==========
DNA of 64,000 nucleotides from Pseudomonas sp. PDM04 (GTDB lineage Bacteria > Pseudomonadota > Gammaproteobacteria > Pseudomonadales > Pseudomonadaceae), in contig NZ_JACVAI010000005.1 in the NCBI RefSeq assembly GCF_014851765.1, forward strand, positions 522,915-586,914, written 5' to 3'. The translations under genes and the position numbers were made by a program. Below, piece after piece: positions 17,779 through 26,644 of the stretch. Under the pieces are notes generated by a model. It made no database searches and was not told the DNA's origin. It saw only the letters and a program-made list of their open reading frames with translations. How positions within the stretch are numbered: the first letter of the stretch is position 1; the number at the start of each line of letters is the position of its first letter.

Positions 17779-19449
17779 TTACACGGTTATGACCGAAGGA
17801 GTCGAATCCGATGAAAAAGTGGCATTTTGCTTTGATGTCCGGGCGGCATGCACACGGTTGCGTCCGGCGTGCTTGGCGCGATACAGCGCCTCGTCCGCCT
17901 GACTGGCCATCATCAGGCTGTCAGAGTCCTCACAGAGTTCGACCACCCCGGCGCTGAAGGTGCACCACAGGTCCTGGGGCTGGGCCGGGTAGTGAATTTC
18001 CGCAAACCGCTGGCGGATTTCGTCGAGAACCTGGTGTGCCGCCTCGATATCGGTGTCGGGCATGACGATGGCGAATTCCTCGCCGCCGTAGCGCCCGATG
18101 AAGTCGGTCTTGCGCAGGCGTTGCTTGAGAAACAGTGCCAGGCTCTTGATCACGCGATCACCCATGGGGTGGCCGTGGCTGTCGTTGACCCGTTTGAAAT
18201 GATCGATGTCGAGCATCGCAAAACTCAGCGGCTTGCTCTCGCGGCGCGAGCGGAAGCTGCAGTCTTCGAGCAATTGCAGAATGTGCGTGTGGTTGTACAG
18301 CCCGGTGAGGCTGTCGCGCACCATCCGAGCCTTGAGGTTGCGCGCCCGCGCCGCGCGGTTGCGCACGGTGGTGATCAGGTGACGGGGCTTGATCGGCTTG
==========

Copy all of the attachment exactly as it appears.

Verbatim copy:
DNA of 64,000 nucleotides from Pseudomonas sp. PDM04 (GTDB lineage Bacteria > Pseudomonadota > Gammaproteobacteria > Pseudomonadales > Pseudomonadaceae), in contig NZ_JACVAI010000005.1 in the NCBI RefSeq assembly GCF_014851765.1, forward strand, positions 522,915-586,914, written 5' to 3'. The translations under genes and the position numbers were made by a program. Below, piece after piece: positions 17,779 through 26,644 of the stretch. Under the pieces are notes generated by a model. It made no database searches and was not told the DNA's origin. It saw only the letters and a program-made list of their open reading frames with translations. How positions within the stretch are numbered: the first letter of the stretch is position 1; the number at the start of each line of letters is the position of its first letter.

Positions 17779-19449
17779 TTACACGGTTATGACCGAAGGA
17801 GTCGAATCCGATGAAAAAGTGGCATTTTGCTTTGATGTCCGGGCGGCATGCACACGGTTGCGTCCGGCGTGCTTGGCGCGATACAGCGCCTCGTCCGCCT
17901 GACTGGCCATCATCAGGCTGTCAGAGTCCTCACAGAGTTCGACCACCCCGGCGCTGAAGGTGCACCACAGGTCCTGGGGCTGGGCCGGGTAGTGAATTTC
18001 CGCAAACCGCTGGCGGATTTCGTCGAGAACCTGGTGTGCCGCCTCGATATCGGTGTCGGGCATGACGATGGCGAATTCCTCGCCGCCGTAGCGCCCGATG
18101 AAGTCGGTCTTGCGCAGGCGTTGCTTGAGAAACAGTGCCAGGCTCTTGATCACGCGATCACCCATGGGGTGGCCGTGGCTGTCGTTGACCCGTTTGAAAT
18201 GATCGATGTCGAGCATCGCAAAACTCAGCGGCTTGCTCTCGCGGCGCGAGCGGAAGCTGCAGTCTTCGAGCAATTGCAGAATGTGCGTGTGGTTGTACAG
18301 CCCGGTGAGGCTGTCGCGCACCATCCGAGCCTTGAGGTTGCGCGCCCGCGCCGCGCGGTTGCGCACGGTGGTGATCAGGTGACGGGGCTTGATCGGCTTG